Clusters of lesions (e.g., vesicles of contact dermatitis).
Describe gyrate lesions
Twisted, coiled spiral, snakelike.
Describe target lesions
Or iris, resembles iris of eye, concentric rings of color in the lesions (e.g., erythema multiforme).
Describe a linear lesion
A scratch, streak, line, or stripe.
Describe a polycyclic lesion
Annular lesions grow together (e.g., lichen planus, psoriasis).
Describe zosteriform lesions
Linear arrangement along a unilateral nerve route
What is defined as "Solely a color change, flat and circumscribed, of less than 1 cm?"
Freckles, petechiae, and measles are all examples of ?
Macules that are larger than one cm are known as ?
A lesion you can feel (i.e., solid, elevated, circumscribed, less than 1 cm diameter) caused by superficial thickening in the epidermis, is known as ?
When papules coalesce to form surface elevation wider than 1 cm. A plateau-like, disk-shaped lesion, they are known as ?
Describe a nodule
Solid, elevated, hard or soft, larger than 1 cm. May extend deeper into dermis than papule.
Describe a tumor
Larger than a few centimeters in diameter, firm or soft, deeper into dermis; may be benign or malignant, although “tumor” implies “cancer” to most people.
A mosquito bite is an example of?
A Superficial, raised, transient, and erythematous lesion; slightly irregular shape due to edema is know as ?
Hives are also known as
When Wheals coalesce to form extensive reaction and are intensely pruritic they are known an?
Decribe a vesicle
Elevated cavity containing free fluid, up to 1 cm
A blister is an example of ?
What is defined as larger than 1 cm diameter; usually single chambered (unilocular); superficial in epidermis; it is thin walled, so it ruptures easily?
What is a cyst?
Encapsulated fluid-filled cavity in dermis or subcutaneous layer, tensely elevating skin.
Give one example of a pustule
What is defined as a lesion with turbid fluid (pus) in the cavity. Circumscribed and elevated.
Describe the ABCDE rule of skin lesions
A—asymmetry B—border C—color D—diameter E—elevation and enlargement
What are the four central concepts of interest to the discipline of nursing are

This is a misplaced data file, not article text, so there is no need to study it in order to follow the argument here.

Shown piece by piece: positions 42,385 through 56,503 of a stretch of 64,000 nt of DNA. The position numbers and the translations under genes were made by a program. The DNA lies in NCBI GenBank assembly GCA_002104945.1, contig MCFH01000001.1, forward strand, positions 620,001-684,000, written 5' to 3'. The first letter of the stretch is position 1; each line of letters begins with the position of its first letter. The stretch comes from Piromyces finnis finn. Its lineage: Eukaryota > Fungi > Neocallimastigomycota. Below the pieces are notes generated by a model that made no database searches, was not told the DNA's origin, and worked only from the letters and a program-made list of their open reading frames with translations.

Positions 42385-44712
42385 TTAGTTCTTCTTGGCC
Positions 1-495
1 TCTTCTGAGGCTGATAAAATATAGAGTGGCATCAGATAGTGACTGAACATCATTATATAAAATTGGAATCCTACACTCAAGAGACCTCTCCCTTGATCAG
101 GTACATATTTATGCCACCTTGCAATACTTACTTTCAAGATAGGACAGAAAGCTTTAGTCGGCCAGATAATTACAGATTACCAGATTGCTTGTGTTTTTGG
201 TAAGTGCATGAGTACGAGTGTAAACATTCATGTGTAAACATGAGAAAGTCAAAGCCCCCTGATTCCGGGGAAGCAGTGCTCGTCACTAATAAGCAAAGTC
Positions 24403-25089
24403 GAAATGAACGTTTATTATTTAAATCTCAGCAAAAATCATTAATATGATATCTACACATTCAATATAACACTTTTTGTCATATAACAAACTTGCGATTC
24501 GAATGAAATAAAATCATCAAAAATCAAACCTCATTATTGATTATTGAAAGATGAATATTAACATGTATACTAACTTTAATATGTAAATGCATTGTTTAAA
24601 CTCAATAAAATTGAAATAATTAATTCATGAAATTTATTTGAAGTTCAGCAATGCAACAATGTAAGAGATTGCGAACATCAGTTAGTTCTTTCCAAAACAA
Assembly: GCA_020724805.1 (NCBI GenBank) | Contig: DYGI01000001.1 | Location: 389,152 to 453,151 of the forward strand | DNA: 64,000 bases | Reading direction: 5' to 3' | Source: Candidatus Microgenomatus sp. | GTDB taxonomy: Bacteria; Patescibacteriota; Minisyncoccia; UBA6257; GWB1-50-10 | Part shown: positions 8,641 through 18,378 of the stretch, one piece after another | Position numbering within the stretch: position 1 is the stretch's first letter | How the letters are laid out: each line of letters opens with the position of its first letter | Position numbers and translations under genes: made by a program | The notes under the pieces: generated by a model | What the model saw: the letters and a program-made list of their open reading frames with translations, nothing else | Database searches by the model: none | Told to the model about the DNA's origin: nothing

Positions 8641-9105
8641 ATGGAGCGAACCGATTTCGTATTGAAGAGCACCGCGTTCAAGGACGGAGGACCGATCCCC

The four central concepts of nursing are also known as?
The Nursing Metaparadigm
What are the 5 steps of the nursing process?
Assess Diagnose Plan Implement Evaluate
What are the SMMART Expected Outcomes?
S-Specific to patient, nursing diagnosis, content and time M-Mutual (patient and nurse) M-Measurable A-Achievable R-Realistic T-Time-limited
What is transferrin?
Transferrin: protein that regulates iron absorption
What is the purpose of a Total lymphocyte count ?
A total lymphocyte count easures immune function and visceral protein status
What is Albumin?
Albumin is formed in liver. It transports nutrients, blood and hormones. Indicator of visceral protein status
When you measure serum glucose, what are you measuring?
You are measuring the body’s ability to metabolize glucose
If you are testing hematocrit levels, what are you testing?
You are measuring the percentage of red blood cells per volume of whole blood
A BMI of <18.5 indicates
A BMI of 18.5-24.9 indicates ?
18.5-24.9 Normal weight
A BMI of 25.0-29.9 indicates?
A BMI of 30.0-39.9 indicates?
A BMI OF ≥40 indicates?
≥40 Extreme obesity
A current percent body weight of what indicates mild malnutrition?
A current weight of 85% to 95% of usual body weight indicates mild malnutrition;
Which percent body weight indicates moderate malnutrition?
75% to 84%, moderate malnutrition; .
Less than 75% usual body weight indicates?
What is an anthropometric measure?
These measures evaluate growth, development, and body composition. The most commonly used anthropometric measures are height, weight, triceps skinfold thickness, elbow breadth, and arm and head circumferences.